Chris Bowen calls for modernity, or Labor is doomed? This is an exclusive? In what known or even unknown extra dimensional universe?
Bowen's been all over the place like a particularly virulent form of spam promoting his book, written from the backbench, and he even turned up to ruin 7.30 last night, as you can remind yourself by heading off to Treasurer Chris Bowen discusses his book.
Yes now that Tony Abbott has done his tedious oyster and carpenter dance with patsy Chris Uhlmann, Leigh Sales is suddenly and mysteriously back to deal with the Labor dullards.
Interalia, the pond was moved to tears with this epic display of logic:
CHRIS BOWEN: No, not at all and I deal with that head-on in the book and say this is not a criticism of the decision to go into alliance with the Greens, but it is a reflection of my views, having been considered, that the Labor Party when it puts a view to the Australian people and campaigns in an election campaign for office, that we should govern alone and that we should not enter into formal deals with other political parties.
LEIGH SALES: Well, the logical conclusion from what you say is that you think that three years ago an Abbott minority government would've been better for Australia than a Labor government reliant on the Greens.
CHRIS BOWEN: No, I completely reject that conclusion, Leigh. There's nothing in the book which could lead you to that conclusion, with respect.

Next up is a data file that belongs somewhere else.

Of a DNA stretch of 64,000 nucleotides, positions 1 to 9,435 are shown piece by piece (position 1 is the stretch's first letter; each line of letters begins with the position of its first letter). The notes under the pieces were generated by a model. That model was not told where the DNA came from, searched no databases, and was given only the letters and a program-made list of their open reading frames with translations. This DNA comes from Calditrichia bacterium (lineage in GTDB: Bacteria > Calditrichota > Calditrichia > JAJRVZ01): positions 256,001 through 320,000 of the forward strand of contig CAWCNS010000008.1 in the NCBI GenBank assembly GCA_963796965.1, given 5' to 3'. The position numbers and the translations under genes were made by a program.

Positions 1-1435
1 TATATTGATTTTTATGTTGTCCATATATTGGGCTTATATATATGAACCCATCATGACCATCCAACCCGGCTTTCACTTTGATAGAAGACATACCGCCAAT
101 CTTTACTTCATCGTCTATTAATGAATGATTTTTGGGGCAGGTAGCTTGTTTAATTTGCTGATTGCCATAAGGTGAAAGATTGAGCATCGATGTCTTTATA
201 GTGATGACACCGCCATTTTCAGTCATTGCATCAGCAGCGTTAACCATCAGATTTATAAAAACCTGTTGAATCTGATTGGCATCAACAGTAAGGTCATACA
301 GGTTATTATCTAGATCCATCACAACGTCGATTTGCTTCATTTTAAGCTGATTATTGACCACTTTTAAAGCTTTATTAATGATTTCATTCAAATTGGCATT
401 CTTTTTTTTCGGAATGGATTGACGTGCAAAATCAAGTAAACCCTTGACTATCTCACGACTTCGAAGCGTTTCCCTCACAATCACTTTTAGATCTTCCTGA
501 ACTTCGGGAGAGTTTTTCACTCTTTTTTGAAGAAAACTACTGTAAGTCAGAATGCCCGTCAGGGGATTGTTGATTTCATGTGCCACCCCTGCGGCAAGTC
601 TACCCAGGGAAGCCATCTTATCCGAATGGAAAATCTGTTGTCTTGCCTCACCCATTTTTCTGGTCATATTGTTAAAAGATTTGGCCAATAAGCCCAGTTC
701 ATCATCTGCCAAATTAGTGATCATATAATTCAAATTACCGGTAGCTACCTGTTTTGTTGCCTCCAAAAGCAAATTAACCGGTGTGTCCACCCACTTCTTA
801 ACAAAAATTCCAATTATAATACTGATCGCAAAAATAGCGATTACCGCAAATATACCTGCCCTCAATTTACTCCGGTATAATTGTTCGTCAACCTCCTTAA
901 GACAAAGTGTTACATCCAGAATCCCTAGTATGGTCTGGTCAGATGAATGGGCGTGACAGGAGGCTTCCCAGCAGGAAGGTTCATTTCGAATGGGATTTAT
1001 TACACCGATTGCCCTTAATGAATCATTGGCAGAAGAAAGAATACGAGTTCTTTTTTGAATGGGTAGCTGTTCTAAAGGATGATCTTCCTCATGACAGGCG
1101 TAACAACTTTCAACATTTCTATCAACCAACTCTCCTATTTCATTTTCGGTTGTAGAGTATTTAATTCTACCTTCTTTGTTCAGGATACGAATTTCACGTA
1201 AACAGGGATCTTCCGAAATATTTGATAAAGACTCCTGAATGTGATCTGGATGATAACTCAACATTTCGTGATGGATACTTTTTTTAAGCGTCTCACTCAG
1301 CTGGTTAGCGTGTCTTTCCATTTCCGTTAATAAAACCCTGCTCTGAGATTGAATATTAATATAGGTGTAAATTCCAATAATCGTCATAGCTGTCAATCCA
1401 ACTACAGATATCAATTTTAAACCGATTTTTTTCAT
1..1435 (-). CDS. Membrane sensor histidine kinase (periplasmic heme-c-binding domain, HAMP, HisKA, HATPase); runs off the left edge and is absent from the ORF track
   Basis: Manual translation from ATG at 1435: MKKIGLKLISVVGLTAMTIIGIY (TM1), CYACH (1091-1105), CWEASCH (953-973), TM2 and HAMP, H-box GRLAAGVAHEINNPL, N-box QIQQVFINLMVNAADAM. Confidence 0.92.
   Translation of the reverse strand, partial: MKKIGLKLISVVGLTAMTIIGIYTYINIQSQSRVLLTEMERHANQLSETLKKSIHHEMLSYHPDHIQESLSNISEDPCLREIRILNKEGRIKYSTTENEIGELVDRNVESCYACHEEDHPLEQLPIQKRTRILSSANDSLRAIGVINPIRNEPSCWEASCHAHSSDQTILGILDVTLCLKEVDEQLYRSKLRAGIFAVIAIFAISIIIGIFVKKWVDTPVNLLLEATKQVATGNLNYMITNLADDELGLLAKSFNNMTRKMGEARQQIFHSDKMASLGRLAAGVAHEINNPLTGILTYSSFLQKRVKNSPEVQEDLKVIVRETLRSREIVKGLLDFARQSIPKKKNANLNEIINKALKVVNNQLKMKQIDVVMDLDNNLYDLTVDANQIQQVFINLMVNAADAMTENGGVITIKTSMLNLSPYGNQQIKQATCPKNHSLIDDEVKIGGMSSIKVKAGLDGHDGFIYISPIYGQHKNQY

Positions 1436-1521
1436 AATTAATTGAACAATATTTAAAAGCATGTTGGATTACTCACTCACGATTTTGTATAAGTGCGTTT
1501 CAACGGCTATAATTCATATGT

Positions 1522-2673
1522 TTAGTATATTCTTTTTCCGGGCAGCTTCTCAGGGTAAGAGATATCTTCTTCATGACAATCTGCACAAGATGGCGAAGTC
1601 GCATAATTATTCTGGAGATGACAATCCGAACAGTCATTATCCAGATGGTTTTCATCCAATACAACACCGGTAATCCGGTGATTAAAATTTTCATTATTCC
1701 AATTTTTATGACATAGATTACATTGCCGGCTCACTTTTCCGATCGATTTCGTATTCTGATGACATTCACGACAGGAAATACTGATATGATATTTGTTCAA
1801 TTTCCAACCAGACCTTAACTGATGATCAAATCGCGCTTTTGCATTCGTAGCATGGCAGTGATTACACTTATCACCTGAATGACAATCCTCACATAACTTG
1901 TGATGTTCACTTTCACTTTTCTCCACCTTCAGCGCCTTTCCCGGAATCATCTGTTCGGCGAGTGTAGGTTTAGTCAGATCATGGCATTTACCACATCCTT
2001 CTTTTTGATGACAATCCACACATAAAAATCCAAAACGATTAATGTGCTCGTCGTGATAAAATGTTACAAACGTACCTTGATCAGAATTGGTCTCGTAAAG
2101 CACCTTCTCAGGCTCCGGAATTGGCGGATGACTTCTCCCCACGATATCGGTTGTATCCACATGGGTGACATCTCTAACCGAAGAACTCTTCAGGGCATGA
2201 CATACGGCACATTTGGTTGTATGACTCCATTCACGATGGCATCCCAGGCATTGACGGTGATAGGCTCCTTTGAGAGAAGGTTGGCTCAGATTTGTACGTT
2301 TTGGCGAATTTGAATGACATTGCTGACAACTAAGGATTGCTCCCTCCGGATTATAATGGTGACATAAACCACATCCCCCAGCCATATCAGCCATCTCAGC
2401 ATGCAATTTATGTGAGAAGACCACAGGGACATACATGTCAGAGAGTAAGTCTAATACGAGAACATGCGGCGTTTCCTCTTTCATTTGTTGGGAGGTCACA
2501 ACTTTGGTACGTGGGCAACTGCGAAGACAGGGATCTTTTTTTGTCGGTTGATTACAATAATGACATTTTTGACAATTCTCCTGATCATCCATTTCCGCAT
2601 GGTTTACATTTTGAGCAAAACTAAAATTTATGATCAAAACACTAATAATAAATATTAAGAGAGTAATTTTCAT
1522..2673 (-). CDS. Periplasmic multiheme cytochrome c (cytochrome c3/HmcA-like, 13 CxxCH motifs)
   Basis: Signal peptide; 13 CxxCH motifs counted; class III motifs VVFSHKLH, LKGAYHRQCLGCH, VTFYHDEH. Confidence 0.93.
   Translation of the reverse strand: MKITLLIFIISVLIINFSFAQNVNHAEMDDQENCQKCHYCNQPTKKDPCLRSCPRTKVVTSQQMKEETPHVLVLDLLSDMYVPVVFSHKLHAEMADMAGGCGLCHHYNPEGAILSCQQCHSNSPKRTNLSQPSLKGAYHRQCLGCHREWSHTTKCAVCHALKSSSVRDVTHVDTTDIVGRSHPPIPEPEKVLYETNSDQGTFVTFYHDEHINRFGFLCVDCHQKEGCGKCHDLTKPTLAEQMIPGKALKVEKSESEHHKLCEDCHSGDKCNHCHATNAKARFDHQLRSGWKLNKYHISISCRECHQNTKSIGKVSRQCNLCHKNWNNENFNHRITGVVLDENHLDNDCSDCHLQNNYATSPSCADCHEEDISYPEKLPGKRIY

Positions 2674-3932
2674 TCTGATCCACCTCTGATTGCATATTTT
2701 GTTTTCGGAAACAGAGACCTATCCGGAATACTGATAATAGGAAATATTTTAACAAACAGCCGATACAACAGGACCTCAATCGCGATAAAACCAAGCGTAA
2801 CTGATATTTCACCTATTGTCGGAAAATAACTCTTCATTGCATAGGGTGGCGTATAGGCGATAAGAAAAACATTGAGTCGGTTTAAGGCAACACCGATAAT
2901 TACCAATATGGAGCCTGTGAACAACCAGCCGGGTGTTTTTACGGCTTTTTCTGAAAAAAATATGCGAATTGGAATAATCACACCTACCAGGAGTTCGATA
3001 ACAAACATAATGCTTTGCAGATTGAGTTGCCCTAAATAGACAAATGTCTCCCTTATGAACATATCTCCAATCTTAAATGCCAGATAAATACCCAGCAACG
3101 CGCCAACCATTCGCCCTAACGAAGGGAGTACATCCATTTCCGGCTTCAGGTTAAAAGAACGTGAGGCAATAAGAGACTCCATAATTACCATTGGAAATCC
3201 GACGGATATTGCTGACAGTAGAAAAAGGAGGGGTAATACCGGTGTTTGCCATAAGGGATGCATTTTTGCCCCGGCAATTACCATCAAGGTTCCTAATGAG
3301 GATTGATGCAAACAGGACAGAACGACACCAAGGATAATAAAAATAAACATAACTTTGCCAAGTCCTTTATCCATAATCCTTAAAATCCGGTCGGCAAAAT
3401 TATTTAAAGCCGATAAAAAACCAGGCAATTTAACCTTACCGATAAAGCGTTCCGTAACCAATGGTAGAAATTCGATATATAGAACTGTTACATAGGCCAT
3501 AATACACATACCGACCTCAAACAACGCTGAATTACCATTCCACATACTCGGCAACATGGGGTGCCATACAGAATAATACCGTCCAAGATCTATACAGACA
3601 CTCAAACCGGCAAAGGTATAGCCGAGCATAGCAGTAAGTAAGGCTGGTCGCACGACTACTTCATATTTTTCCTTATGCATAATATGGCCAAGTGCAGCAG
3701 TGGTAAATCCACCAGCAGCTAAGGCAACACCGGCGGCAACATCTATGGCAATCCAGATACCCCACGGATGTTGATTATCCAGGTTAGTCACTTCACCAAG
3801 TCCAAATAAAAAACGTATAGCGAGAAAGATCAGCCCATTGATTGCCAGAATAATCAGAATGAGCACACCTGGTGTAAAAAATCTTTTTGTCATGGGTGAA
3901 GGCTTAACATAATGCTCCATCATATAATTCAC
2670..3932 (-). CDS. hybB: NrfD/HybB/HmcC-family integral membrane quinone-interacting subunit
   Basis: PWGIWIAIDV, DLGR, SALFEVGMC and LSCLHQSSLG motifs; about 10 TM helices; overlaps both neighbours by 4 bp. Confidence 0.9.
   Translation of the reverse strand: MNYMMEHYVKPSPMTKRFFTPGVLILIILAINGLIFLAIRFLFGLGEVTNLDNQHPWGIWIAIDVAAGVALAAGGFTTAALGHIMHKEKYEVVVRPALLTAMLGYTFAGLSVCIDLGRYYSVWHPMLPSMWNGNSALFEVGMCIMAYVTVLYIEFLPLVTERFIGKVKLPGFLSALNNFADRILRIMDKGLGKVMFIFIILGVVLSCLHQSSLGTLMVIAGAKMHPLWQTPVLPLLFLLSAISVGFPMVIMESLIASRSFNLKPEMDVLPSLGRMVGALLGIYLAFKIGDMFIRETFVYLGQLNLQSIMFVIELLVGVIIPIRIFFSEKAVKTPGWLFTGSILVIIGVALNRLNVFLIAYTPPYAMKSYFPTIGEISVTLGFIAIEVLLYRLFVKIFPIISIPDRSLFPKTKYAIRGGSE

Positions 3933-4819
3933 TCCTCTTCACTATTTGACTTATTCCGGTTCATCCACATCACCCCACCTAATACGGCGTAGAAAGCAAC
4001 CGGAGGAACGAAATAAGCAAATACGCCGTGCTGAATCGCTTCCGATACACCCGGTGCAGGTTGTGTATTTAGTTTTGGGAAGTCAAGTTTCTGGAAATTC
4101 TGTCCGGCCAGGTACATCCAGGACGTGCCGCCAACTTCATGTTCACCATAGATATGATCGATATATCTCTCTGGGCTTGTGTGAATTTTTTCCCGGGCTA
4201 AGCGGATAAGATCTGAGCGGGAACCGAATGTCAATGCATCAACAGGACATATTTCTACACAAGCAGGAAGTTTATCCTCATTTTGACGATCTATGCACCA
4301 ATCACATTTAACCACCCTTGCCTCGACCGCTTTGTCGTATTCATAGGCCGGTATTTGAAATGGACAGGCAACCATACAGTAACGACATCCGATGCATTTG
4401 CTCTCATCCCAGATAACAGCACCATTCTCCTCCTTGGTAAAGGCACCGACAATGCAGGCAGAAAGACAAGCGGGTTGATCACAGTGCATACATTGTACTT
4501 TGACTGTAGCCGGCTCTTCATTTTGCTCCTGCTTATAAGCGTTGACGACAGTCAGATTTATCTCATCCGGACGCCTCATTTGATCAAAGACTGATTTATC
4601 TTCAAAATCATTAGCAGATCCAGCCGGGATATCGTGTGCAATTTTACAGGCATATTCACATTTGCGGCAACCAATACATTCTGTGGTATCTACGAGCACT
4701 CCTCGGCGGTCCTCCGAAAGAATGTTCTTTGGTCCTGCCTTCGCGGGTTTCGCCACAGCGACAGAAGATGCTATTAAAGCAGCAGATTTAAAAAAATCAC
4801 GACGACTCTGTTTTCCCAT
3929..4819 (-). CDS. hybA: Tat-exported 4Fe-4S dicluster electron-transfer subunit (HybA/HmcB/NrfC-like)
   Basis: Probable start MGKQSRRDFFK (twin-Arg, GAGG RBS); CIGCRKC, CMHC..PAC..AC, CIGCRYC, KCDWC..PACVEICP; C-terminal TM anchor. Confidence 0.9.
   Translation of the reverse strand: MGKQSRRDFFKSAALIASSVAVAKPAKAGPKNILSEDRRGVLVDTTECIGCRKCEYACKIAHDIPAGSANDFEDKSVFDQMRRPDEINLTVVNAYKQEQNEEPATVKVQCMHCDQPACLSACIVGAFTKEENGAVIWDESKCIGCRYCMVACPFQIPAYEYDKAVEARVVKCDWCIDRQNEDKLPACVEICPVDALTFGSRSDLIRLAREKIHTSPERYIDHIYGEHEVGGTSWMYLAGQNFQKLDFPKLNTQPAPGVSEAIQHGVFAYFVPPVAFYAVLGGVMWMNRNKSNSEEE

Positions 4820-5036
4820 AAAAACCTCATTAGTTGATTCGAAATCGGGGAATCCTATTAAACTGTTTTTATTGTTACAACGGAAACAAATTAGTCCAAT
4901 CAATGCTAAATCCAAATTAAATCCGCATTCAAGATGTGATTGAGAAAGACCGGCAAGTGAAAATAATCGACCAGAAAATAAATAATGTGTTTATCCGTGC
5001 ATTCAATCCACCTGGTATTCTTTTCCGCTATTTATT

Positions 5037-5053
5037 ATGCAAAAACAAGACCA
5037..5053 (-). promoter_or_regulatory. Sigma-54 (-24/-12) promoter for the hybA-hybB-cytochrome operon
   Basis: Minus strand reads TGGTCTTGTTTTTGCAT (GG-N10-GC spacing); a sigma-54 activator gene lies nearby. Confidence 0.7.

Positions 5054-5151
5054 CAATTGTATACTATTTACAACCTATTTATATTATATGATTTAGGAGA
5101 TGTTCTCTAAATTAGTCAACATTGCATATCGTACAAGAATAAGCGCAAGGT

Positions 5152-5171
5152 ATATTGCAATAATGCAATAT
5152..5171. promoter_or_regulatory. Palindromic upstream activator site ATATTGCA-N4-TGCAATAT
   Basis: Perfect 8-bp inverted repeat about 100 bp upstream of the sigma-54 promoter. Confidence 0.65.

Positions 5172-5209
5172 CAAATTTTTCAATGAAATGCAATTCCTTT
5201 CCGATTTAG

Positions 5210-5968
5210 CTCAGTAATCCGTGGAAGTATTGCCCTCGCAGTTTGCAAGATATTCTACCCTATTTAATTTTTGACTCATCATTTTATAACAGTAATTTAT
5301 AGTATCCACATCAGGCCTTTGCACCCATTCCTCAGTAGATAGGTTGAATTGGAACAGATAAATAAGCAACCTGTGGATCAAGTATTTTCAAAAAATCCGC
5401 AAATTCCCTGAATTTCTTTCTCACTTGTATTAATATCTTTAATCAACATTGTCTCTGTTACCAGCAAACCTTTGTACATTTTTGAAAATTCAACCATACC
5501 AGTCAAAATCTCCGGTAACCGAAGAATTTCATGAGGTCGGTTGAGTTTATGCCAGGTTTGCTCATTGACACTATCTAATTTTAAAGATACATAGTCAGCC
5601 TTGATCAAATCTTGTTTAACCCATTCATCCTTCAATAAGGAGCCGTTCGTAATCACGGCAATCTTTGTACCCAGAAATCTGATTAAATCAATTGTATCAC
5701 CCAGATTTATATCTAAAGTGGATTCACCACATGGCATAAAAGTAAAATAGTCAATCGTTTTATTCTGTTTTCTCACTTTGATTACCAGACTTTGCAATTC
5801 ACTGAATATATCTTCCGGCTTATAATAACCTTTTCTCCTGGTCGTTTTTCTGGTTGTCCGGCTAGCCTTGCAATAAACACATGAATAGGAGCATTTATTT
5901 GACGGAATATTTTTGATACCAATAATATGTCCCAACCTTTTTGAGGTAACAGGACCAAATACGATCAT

But with the greatest respect, didn't you just say?
Oh never mind:
LEIGH SALES: No, but you're saying it's better for Labor to govern alone or rather not at all.
CHRIS BOWEN: This is a book, a forward-looking book about the future, saying that we need to be clear about what we deliver, we need to be clear about what we stand for, we need a crisp explanation of Labor's beliefs and we should stand by those beliefs before and after election campaigns. It's a forward-looking book.
Ah, so we're moving forward, in a forward-looking way, with a forward-looking book:
Oops, how backward-looking of the pond, but you have to hand it to Bowen, he knows how to deliver verbal spam that batters the ears and introduces a kind of torpor, a languid desire to go to sleep ...
Meanwhile, Gra Gra, having urged that the party unleash the hound of the baskervilles, has returned from checking on any matters relating to Swiss bank accounts, to develop a case of the Chicken Little cluck clucks:
It is not too difficult to understand why Kevin Rudd wanted to change the rules under which his caucus operates. The opposition's line on the Labor leadership - "In 2007 you voted for Kevin Rudd and you got Julia Gillard. In 2010, you voted for Julia Gillard and you got Kevin Rudd. Who will you get this time?" - was always going to be a problem for him. Unfortunately he came up with the wrong solution.